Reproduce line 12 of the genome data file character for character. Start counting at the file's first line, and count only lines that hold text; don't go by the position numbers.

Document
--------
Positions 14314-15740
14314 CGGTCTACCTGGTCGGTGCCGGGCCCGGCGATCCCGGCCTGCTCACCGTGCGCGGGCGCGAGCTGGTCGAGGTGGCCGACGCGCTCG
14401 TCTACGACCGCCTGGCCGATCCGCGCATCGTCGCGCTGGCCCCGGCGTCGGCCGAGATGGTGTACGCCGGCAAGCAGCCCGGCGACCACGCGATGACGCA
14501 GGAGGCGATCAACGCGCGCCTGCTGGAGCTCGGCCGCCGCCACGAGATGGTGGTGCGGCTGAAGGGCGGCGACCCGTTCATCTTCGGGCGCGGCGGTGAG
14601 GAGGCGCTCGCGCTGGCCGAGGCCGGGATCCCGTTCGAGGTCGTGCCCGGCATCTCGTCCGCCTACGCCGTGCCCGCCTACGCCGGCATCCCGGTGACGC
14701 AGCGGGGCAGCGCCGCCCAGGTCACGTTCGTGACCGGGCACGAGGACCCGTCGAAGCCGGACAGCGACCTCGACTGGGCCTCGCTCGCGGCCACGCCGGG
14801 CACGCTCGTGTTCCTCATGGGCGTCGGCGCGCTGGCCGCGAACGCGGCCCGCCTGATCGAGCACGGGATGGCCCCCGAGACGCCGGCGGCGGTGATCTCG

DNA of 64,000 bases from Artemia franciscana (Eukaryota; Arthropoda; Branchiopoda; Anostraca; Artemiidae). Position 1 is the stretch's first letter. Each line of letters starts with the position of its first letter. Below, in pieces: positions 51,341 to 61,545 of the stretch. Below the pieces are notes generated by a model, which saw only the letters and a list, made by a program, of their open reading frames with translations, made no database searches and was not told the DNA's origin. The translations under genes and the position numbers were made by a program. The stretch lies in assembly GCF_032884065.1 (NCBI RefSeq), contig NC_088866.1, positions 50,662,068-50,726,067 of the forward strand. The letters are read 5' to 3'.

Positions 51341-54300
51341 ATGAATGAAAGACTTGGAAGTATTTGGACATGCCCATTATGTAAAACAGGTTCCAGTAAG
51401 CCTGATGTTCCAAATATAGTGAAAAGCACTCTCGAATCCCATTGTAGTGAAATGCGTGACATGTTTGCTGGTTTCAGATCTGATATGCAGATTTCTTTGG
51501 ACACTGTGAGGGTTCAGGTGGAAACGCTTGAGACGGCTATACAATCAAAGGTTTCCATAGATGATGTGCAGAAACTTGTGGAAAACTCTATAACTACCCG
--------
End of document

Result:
51501 ACACTGTGAGGGTTCAGGTGGAAACGCTTGAGACGGCTATACAATCAAAGGTTTCCATAGATGATGTGCAGAAACTTGTGGAAAACTCTATAACTACCCG